Ideas for Improving Your Scientific Visualizations

by eric

Scientific graphics are one of the most important means we have of communicating complicated quantitative information.  Here are a few ideas for improving the effectiveness of your figures:

  • Learn a new feature of your graphics package.  Most of us only use a fraction of the capabilities of our graphics programs.  There’s much to be gained from digging around in the documentation.  Users of python’s matplotlib might want to play around with the AxesGrid toolkit, learn about animation or widget capabilities, or look through these recipes.  IDL users could define more sensible plotting defaults.
  • Read a book.  Edward Tufte’s Visual Display of Quantitative Information is rightly a classic.  Its principles for evaluating the information density of figures will change how you think about graphical communication.  Nathan Yau‘s Visualize This (and his website, FlowingData) provide a look at today’s cutting edge of information graphics.
  • Learn about color perception.  Scientists love rainbow colormaps.  However, rainbow colormaps create perceptual artifacts that obscure the very trends you’re trying to display.  Perceptual colormaps are a better alternative.  The ColorBrewer colormaps are the most well-known.  Python’s matplotlib has them built-in (try help(plt.colormaps)), and versions are available for IDL as well.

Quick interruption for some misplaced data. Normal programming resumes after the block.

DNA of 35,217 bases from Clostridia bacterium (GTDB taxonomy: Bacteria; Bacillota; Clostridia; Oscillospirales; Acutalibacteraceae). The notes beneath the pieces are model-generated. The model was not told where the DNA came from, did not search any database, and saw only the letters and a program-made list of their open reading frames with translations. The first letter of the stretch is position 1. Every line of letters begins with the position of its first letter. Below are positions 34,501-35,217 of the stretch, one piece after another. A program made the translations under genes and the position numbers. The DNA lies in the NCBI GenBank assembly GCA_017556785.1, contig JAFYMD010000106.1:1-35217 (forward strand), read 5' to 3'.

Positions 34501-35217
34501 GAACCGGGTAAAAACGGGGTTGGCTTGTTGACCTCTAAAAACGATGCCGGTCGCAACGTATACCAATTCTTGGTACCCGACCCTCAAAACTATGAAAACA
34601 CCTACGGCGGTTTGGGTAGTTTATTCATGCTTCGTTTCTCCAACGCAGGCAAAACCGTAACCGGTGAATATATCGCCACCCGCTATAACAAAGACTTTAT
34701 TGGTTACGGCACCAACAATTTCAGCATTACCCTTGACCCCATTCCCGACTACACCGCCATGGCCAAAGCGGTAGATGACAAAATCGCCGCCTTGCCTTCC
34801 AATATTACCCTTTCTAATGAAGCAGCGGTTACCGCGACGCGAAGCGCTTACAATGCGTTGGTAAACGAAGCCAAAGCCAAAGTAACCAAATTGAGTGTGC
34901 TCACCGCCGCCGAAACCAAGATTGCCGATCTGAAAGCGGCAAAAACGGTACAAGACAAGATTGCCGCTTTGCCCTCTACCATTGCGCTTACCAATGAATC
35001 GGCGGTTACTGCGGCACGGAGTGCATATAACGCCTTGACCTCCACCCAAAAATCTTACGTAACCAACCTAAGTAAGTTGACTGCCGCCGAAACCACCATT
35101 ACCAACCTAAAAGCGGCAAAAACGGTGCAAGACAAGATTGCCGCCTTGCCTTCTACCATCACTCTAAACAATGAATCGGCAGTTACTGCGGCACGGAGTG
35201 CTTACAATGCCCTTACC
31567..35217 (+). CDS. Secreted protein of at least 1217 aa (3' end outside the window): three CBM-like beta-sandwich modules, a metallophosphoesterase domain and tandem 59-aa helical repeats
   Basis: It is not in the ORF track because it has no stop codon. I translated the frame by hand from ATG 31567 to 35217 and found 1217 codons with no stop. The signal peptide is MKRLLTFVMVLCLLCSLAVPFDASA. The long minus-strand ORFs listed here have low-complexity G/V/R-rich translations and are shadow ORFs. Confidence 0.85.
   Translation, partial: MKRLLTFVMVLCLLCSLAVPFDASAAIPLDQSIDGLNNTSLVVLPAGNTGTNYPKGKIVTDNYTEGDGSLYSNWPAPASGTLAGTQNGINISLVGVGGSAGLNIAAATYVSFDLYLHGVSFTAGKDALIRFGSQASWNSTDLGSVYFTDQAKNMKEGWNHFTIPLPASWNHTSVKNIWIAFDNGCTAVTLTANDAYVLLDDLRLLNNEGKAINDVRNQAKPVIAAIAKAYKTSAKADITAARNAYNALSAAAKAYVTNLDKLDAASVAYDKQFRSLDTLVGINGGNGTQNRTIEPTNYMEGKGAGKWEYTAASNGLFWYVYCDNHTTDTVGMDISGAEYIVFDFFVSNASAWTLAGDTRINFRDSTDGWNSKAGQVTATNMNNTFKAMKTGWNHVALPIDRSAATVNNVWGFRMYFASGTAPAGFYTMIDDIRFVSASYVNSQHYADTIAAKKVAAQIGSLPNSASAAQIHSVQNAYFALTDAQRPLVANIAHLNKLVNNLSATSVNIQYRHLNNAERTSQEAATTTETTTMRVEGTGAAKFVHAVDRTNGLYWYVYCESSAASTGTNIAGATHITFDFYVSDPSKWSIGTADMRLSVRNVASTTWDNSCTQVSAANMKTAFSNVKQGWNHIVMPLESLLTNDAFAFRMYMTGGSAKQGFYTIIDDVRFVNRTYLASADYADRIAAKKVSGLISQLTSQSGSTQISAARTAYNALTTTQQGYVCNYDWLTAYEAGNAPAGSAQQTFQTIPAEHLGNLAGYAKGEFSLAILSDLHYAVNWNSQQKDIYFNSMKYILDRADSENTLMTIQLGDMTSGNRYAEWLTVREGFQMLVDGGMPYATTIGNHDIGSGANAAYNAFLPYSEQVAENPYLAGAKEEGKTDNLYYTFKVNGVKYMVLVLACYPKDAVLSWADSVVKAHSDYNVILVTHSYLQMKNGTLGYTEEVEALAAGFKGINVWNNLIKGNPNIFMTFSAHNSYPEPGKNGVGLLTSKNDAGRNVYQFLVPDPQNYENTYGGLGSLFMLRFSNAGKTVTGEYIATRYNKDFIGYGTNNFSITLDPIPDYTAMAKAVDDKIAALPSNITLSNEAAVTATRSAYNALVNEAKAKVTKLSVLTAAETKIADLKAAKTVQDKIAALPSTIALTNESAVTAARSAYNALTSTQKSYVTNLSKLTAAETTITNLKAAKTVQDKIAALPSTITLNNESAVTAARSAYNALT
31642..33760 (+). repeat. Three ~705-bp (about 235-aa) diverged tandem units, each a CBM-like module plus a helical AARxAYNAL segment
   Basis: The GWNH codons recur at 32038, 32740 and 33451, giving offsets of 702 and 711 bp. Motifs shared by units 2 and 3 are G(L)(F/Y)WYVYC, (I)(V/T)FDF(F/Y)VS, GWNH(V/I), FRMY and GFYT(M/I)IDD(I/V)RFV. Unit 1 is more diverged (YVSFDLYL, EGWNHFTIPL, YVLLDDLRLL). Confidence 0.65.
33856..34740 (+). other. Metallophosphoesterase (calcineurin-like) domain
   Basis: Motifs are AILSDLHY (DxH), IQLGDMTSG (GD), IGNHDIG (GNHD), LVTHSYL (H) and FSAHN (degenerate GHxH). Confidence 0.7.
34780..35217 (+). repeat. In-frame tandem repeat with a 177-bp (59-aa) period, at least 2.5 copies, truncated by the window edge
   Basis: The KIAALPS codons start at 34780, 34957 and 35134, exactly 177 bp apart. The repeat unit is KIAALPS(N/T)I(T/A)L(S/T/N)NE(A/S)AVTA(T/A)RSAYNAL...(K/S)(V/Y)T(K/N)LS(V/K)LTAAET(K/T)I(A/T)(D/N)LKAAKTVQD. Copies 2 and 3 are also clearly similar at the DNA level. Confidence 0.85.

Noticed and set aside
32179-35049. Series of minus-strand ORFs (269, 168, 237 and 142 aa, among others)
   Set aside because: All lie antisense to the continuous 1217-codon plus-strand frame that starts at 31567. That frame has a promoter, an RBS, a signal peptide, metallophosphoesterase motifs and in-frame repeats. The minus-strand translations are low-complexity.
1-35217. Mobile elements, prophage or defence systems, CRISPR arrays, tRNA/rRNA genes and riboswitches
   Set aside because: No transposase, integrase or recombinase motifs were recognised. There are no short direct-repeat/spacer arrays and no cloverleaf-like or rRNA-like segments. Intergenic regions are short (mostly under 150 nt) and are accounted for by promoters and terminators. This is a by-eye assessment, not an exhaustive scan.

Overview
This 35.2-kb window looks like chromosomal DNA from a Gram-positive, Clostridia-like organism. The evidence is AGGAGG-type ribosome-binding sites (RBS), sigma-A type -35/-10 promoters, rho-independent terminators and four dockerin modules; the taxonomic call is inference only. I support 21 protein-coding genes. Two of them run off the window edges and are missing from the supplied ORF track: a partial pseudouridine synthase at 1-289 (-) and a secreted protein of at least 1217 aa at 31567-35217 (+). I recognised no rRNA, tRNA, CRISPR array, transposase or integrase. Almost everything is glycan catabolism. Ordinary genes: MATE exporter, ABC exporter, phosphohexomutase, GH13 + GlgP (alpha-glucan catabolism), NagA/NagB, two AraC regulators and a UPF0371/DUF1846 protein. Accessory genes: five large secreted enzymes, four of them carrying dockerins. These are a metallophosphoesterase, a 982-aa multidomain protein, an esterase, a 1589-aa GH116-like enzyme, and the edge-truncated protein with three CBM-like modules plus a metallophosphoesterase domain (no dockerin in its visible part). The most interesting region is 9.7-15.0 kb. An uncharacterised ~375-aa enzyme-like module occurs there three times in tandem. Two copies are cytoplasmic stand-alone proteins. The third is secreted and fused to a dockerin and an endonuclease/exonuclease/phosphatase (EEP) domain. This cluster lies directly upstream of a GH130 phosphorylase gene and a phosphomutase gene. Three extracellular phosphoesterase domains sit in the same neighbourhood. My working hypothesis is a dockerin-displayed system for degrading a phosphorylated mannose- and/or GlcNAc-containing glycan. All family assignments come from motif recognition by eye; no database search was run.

• Use alpha transparency.  Most modern graphics packages support semi-transparent elements via an alpha keyword, typically specified between 0.0 (completely transparent) and 1.0 (completely opaque).  Making lines or scatterplot points semi-transparent can improve the clarity of the plot if there is overlap or variation in point density.
  • Learn about web visualization.  Static figures aren’t going anywhere–they’re easy to print, share, and display on slides.  However, both the true day-to-day practice of science and the needs of large datasets require an exploratory approach to visualization.  Interactive analysis needs sophisticated software, however.  The most nearly universal means to share interactive visualizations is via the browser, with its widely available JavaScript runtime.
    Today, the d3.js library is the most popular JavaScript visualization library.  It is hugely capable, though with its power comes complexity.  Check out an online tutorial or a book to get started.